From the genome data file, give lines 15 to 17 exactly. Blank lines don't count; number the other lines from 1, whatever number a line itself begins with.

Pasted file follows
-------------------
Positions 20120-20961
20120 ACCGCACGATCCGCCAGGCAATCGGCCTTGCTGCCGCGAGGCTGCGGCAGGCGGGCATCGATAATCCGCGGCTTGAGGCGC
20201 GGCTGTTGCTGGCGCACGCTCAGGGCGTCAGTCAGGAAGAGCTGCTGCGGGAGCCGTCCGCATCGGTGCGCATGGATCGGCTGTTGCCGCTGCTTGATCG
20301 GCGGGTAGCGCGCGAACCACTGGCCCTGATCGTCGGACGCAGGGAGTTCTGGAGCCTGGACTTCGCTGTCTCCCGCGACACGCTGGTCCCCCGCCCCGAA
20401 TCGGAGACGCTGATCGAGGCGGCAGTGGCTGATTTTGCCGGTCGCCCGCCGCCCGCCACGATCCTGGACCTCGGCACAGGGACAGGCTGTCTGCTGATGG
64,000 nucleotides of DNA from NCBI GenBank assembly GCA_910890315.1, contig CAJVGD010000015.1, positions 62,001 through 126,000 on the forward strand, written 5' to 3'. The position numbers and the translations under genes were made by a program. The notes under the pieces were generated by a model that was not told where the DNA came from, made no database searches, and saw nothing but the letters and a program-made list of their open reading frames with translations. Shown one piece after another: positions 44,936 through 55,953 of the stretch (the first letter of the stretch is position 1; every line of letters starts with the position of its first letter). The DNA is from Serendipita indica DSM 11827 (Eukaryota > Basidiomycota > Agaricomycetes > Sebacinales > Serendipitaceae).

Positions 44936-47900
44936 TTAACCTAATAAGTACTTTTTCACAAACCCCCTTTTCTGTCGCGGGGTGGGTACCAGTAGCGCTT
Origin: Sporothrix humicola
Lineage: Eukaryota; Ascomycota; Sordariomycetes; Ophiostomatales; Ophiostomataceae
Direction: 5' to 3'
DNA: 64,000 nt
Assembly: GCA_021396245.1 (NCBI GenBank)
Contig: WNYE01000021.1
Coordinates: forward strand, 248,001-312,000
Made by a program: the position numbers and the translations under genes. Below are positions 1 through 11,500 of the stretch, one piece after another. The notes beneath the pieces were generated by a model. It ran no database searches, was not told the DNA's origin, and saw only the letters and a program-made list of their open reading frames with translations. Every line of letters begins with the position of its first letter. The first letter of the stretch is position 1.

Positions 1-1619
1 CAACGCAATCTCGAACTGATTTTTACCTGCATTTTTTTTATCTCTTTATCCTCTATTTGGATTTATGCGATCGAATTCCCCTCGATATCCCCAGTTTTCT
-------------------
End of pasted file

Coordinates: forward strand, 248,001-312,000
Made by a program: the position numbers and the translations under genes. Below are positions 1 through 11,500 of the stretch, one piece after another. The notes beneath the pieces were generated by a model. It ran no database searches, was not told the DNA's origin, and saw only the letters and a program-made list of their open reading frames with translations. Every line of letters begins with the position of its first letter. The first letter of the stretch is position 1.

Positions 1-1619